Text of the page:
Taras's first book was Sacré Blues, a portrait of contemporary Quebec that won Canada's Edna Staebler Award for Non-Fiction, two Quebec Writers' Federation Awards, a National Magazine Award (for an excerpted chapter), and was short-listed for the Writers' Trust Award. It was published in 2000 by Macfarlane, Walter & Ross, and became a Canadian bestseller. Writing Sacré Blues helped Taras fall in love with Quebec, and explained the origins of poutine to an eternally grateful country. The publisher let it go out of print, but used copies sometimes be found on Amazon or Abebooks.
His second book, The End of Elsewhere: Travels Among the Tourists (2003), which was published by McClelland & Stewart, involved a gruelling nine-month journey by foot, rented Renault, India railway 2A sleeper, and túk-túk, from one End of the Earth (Finisterre in Galicia) to the other (Tianya Haijiao, the End of the Earth in Hainan, China). An exploration of the origins and impacts of mass tourism, The End of Elsewhere saw Taras walking from west to east along a thousand-year-old east-to-west pilgrimage route, stuffing his belly on a cruise ship from Venice to Istanbul, and observing the antics of sex tourists in the flesh-pots of Thailand. It was nominated for a national Writers' Trust Award, and was then published to great critical acclaim in England by Serpent's Tail. The New Yorker called it "A gloriously trivia-strewn history of tourism."
His third book, The Devil's Picnic: Around the World in Pursuit of Forbidden Fruit, was a real labour of love. Taras revived a post-adolescent interest in debauchery and (temporarily) turned it into a vocation, chewing coca leaves in Bolivia, scoring hjemmebrent moonshine in Norway, and puffing on Cuban cigars in the smoke-easies in San Francisco. This one was published by Bloomsbury in New York, Macmillan in London, and HarperCollins in Toronto in 2005. Critics seemed to love the Picnic; the New York Times called it "vivid and entertaining," and the New Statesman said "Grescoe's book is a perceptive, cogent and witty analysis of the enduring folly that is prohibition." Almost everybody seemed to consider it a rollicking good read, with a serious subtext about nanny states and the limits of individual liberty. It sold quite well, and was translated into German, French, Chinese, and Japanese, but didn't get nominated for anything. Apparently nobody wants to give writers prizes for having a really, really, good time (no matter how serious that subtext).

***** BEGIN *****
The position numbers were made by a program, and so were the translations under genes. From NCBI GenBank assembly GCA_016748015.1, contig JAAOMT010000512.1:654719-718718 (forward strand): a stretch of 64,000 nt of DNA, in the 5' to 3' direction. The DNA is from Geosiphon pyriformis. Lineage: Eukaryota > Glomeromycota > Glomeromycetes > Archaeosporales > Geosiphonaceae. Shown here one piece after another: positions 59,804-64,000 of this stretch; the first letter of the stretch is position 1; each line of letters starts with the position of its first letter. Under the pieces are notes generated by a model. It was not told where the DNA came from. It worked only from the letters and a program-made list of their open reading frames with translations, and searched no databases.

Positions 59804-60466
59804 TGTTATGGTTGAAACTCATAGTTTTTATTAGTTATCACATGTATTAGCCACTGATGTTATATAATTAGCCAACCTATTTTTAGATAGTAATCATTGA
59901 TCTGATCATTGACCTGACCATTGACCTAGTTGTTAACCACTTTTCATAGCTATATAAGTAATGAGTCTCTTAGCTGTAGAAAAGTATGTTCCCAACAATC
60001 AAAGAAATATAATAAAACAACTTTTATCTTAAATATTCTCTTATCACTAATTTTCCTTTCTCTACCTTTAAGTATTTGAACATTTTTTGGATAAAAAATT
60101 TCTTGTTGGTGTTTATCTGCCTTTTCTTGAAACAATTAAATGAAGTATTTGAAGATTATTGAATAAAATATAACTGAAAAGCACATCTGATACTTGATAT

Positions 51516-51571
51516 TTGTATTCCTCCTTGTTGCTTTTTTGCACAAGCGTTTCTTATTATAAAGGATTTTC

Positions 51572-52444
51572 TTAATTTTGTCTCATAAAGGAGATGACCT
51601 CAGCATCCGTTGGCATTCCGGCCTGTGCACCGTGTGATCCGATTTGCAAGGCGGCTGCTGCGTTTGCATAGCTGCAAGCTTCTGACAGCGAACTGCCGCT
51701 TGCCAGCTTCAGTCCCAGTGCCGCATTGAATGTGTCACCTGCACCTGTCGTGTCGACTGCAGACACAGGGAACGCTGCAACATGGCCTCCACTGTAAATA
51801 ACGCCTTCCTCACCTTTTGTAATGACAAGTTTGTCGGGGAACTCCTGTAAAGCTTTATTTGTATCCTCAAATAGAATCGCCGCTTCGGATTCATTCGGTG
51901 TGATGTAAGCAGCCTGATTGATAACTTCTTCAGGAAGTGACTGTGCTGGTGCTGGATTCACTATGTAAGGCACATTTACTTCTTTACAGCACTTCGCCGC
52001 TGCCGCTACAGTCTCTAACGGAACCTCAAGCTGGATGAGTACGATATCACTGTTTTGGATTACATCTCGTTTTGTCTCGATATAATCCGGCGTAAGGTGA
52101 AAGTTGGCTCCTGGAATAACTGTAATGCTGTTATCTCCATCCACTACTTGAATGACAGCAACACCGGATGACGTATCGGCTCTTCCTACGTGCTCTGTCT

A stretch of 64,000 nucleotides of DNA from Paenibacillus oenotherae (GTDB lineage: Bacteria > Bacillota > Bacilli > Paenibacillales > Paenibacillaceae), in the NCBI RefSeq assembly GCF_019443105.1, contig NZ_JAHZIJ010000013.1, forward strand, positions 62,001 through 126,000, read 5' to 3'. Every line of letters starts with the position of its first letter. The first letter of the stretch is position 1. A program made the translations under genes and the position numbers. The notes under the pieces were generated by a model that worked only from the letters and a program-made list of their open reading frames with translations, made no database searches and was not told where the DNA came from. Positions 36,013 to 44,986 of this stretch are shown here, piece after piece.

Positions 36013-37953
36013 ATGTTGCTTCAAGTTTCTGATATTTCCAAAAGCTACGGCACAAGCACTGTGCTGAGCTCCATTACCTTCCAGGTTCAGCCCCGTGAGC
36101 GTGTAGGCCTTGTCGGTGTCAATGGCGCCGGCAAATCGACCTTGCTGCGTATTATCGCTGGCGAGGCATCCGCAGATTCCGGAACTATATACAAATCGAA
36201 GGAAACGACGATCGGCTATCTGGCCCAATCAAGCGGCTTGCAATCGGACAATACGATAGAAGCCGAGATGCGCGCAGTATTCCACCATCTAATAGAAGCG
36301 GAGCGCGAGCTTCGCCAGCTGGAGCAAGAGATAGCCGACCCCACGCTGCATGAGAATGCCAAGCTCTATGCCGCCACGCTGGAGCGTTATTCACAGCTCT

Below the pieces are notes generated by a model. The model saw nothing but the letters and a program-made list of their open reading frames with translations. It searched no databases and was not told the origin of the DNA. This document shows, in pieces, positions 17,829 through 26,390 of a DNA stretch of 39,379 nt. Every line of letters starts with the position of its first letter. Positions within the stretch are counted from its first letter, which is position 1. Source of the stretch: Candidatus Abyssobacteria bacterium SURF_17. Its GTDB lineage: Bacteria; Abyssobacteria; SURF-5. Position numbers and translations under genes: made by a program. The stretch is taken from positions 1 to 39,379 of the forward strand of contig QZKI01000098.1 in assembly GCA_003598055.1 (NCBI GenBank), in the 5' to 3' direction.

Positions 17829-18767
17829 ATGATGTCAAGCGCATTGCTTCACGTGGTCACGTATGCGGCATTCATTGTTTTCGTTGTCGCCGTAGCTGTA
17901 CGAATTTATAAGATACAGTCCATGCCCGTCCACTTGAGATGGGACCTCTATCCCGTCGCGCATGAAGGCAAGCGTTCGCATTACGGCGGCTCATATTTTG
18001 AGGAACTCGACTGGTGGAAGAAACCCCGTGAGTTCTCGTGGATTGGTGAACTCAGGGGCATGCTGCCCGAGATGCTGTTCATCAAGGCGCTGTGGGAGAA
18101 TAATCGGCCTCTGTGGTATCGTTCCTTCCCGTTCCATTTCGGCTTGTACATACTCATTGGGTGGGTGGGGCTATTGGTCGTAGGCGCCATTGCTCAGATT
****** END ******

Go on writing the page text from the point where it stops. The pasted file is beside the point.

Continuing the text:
To book Taras for speaking engagements, contact:
Or reach out to him directly: tgrescoe (at) hotmail (dot) com